328 WH East Hall
Phone: (734) 936-2913
- Applied Mathematics
Doering's research is focused on the development and analysis of mathematical models with the aim of extracting reliable, rigorous, and useful predictions for interesting scientific problems. Such models range from deterministic and stochastic dynamical systems arising in biology, chemistry and physics, to systems of nonlinear partial differential equations such as those which (ostensibly) describe turbulent fluid flows. The techniques used vary from the derivation and development of exact solutions, to applications of modern approximation and asymptotic methods, careful numerical computations and simulations, and abstract functional and probabilistic analysis - often a combination of all four approaches.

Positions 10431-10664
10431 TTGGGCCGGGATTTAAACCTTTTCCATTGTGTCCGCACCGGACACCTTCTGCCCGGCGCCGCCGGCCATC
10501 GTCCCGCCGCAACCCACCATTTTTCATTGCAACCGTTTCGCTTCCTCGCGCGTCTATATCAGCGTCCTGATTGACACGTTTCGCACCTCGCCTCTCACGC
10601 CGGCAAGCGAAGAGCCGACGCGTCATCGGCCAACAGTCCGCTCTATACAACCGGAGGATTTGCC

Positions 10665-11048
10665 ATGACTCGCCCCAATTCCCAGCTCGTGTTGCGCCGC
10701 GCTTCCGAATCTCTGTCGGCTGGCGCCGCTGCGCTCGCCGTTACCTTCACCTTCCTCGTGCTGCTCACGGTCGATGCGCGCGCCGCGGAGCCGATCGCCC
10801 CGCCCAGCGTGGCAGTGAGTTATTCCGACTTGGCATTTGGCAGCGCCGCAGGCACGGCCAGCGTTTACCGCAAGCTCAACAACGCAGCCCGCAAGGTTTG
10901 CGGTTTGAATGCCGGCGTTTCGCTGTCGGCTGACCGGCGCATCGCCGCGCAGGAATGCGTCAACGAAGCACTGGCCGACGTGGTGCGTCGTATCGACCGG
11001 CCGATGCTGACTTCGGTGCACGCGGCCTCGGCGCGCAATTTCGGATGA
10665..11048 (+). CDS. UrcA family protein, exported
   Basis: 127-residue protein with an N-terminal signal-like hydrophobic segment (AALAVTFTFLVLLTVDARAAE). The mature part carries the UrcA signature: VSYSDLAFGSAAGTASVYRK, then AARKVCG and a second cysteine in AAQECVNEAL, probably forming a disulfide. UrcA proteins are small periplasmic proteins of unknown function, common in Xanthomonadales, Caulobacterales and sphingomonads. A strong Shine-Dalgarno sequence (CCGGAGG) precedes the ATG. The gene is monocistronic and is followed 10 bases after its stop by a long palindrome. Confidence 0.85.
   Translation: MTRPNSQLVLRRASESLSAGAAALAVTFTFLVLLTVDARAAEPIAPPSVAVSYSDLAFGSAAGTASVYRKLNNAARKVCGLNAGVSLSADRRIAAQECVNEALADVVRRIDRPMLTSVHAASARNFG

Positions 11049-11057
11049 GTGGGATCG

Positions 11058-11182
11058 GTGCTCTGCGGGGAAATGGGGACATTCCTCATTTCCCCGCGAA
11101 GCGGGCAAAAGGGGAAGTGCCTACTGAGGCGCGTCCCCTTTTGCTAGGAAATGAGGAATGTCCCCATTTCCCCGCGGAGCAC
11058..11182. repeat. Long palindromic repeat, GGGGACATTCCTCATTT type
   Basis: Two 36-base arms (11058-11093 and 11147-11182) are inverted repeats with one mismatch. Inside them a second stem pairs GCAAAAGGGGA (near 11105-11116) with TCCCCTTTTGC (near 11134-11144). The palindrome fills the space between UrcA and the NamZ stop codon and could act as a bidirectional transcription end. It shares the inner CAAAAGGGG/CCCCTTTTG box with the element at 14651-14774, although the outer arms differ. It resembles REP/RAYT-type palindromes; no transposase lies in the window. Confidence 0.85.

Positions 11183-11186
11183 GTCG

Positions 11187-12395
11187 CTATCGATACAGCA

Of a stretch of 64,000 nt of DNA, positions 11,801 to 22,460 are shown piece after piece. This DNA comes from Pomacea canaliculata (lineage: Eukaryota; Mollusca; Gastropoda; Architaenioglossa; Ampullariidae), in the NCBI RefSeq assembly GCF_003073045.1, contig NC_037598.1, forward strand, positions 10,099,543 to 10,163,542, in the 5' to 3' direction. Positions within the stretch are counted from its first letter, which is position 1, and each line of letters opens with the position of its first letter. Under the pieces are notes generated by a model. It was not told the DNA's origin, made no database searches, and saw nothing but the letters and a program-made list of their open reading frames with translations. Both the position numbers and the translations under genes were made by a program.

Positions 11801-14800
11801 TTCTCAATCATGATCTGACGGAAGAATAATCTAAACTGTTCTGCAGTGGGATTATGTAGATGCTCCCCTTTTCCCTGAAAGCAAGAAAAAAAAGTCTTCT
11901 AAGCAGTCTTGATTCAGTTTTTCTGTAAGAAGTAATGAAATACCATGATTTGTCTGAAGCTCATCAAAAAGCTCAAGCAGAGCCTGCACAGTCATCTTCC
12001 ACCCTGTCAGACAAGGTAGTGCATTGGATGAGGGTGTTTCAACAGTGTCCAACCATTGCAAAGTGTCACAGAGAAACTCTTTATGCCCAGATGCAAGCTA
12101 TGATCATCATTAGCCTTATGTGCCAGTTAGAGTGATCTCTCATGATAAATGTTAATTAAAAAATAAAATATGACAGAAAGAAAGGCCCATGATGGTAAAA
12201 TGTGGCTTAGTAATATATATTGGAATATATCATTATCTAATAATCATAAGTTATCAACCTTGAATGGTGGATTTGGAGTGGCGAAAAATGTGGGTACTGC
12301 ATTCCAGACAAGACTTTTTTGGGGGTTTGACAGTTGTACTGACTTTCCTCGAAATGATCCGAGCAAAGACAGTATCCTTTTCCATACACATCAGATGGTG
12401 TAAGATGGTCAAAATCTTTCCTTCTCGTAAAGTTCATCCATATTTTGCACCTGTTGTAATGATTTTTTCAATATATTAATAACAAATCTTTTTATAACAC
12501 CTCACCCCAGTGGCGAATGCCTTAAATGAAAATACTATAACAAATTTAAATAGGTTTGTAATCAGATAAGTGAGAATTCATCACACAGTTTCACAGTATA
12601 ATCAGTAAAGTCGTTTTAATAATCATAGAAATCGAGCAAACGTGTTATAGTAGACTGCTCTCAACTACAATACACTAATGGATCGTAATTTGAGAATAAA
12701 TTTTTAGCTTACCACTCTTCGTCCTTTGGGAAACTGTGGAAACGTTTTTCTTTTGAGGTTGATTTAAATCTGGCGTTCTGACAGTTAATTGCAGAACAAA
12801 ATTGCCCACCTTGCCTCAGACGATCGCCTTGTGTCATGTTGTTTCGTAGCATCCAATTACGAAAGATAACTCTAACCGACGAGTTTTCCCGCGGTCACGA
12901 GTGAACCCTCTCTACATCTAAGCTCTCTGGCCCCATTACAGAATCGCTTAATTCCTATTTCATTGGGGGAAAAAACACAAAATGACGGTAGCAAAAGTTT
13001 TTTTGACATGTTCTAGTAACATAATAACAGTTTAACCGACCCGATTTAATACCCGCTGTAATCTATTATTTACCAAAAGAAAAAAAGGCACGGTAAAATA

Students interested in stochastic dynamics might consult recent papers including "Features of Fast Living: On the Weak Selection for Longevity in Degenerate Birth-Death Processes" by Yen Ting Lin, Hyejin Kim, and Charles R. Doering, Journal of Statistical Physics 148, 646-0662 (2012), while students interested in mathematical fluid dynamics are directed to his book co-authored with J. D. Gibbon, "Applied Analysis of the Navier-Stokes Equations" (Cambridge University Press Graduate Texts in Applied Mathematics, 1995; corrected reprint 2005) or "The 3D Navier-Stokes Problem" by C.R. Doering, Annual Review of Fluid Mechanics 41, 109-128 (2009).
Doering is a Fellow of the American Physical Society (since 2001) and Fellow of the Society of Industrial and Applied Mathematics (since 2011). Among other professional recognitions he received the Presidential Young Investigator Award (1989), a Fulbright Scholarship (1995), and a Humboldt Research Prize (2003).